Sunday, March 16, 2014

Looking Back on Looking Out Across America

We had an absolutely amazing journey last summer, and it is extremely difficult to put words to all that we experienced over our 3 months bicycling across this beautiful and crazy country that we’re lucky enough to call home.  Our language just isn’t sufficient for summing up a life-changing summer spent chasing down a crazy dream together, but we’ll give it a shot.

We wish there was some way to capture the entire trip on video, so we could relive all the experiences we had – good and bad, major and minor – along the way.  Hell, I wish we had even thought or had the time to take really one meaningful video, but life on a bicycle isn’t all dandelions and rainbows – who knew?  Even now, less than 6 months out from our last day on the bikes, we’re starting to forget things, glossing over the worst of our experiences while letting the best of them shine through.

One of the major things we’ll take with us throughout our lives from Looking Out Across America is that (the huge majority of) people are kind, generous, and genuinely good.  This lesson transcends geographic locations, economic conditions, and any other demographic qualifier you can come up with that we generally think divides people.  We had people offer to pay for meals for us, put us up for the night, give us rides, but shirts to support our personal expenses, purchase gear we needed, donate to the Looking Out Foundation, and even on the smallest of levels, wish us the best of luck.  Though the majority of our interactions with strangers on this trip lasted less than a few minutes, those wishes of good luck meant so much to us along the way.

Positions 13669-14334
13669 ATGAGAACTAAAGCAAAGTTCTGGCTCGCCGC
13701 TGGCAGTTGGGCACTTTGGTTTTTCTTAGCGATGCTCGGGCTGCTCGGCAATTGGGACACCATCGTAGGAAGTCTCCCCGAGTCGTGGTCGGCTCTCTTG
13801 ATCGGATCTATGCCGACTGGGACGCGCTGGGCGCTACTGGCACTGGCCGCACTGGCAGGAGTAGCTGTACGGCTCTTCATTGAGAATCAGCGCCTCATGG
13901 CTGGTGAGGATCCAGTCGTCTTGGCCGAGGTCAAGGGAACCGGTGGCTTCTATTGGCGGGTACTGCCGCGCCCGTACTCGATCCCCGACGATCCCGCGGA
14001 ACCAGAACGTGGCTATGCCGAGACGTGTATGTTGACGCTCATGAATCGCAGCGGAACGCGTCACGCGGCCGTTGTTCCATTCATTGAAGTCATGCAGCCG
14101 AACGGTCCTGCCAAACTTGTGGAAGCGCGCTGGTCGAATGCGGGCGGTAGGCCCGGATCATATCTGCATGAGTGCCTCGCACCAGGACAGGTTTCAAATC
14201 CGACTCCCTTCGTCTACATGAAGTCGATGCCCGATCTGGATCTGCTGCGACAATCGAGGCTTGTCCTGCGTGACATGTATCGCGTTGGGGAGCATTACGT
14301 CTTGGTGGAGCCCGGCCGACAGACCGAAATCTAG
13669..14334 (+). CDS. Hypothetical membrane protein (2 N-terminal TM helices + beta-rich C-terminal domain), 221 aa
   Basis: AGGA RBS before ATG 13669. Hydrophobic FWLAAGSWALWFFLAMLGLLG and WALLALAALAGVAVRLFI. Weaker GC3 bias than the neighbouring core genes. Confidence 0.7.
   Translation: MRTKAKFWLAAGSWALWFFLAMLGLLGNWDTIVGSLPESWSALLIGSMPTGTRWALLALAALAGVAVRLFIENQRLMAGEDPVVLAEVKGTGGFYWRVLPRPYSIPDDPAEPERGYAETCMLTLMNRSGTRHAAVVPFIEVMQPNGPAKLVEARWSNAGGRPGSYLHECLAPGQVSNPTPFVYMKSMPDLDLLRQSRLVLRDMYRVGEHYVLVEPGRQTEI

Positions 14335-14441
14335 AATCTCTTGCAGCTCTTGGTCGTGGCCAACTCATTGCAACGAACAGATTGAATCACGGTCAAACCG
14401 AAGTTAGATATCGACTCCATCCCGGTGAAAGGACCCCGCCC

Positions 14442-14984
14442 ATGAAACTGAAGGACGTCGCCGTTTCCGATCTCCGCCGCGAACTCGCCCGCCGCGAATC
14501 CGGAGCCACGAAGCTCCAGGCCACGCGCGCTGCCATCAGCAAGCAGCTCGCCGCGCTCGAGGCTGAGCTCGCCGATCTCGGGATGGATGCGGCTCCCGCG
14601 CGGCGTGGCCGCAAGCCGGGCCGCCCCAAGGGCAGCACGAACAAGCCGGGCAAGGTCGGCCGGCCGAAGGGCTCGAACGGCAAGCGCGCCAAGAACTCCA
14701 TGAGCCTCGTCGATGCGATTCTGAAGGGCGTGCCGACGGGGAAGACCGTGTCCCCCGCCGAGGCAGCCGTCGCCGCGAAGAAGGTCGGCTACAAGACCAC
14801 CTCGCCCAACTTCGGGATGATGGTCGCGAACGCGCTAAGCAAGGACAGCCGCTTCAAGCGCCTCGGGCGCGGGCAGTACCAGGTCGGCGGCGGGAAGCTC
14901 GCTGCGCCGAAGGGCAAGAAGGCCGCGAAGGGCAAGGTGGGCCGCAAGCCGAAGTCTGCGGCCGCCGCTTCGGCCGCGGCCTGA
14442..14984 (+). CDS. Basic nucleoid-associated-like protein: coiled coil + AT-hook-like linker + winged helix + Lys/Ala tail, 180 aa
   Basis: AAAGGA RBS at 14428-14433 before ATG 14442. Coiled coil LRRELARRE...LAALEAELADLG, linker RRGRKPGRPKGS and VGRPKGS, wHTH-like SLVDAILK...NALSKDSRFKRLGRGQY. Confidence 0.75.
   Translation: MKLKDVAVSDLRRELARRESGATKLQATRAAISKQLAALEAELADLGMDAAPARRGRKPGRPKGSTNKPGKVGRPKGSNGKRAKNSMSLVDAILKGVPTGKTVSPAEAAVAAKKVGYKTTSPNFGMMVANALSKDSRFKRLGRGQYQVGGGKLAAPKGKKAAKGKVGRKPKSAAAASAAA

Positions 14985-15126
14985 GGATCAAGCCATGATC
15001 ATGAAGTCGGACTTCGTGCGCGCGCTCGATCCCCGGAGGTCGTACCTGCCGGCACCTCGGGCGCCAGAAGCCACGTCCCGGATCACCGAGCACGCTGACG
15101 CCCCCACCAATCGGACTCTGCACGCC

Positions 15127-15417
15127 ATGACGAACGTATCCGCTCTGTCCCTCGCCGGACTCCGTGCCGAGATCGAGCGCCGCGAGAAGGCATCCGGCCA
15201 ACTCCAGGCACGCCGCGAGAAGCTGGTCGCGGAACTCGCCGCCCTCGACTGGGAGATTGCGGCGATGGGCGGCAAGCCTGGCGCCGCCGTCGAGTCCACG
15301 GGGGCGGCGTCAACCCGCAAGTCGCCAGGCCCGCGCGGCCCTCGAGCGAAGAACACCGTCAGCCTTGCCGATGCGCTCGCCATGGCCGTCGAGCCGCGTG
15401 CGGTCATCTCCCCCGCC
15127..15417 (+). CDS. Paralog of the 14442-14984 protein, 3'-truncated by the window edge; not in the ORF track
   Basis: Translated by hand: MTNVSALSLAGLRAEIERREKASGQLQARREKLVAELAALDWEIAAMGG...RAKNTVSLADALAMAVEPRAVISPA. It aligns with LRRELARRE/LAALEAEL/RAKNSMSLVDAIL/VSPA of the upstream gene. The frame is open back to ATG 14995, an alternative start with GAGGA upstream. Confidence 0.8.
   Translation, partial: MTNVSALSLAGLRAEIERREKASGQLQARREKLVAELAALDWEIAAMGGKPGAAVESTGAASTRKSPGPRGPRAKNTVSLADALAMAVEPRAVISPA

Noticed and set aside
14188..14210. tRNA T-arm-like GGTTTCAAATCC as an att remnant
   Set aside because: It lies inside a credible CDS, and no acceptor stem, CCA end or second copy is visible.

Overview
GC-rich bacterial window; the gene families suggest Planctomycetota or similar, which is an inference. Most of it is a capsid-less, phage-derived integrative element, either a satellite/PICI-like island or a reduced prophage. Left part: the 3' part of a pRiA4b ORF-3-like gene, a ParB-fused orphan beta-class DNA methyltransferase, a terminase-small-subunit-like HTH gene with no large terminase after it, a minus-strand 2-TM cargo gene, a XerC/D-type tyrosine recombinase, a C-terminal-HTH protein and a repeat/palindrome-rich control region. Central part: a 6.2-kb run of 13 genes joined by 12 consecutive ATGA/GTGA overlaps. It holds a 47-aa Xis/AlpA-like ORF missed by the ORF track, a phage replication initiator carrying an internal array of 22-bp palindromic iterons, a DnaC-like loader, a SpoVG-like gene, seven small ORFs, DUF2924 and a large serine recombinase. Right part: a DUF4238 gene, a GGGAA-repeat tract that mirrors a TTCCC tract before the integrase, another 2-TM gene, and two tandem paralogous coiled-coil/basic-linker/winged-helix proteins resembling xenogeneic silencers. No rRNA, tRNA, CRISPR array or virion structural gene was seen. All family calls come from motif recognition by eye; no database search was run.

Along those same lines, we’ve learned that bicycles are the ultimate conversation starter.  How often do you end up talking to every stranger walking into the gas station when you’re there?  Probably never.  How often did we do this?  Almost each and every time we stopped at a store for a Gatorade or another greasy pizza that had been warming under the lamps all day.  People cannot resist asking questions of people who arrive at destinations sometimes out in the middle of nowhere under their own power on bikes that are loaded down like pack animals with brightly-colored bags.  This phenomenon also transcends all of those demographic qualifiers mentioned above.  Cyclists aren’t threatening to anyone, even though we may look like wayward vagabonds who haven’t showered in a couple of days.  This is opposite of what we observed with motorcyclists matching our description – people almost go out of their way to avoid them, thinking they must be rough in some way.  While this isn’t true most of the time, the perception is clearly planted in people’s subconscious.  Just showing up somewhere became our best impetus to get to know the “locals”, tell them about our journey, and promote the Looking Out Foundation.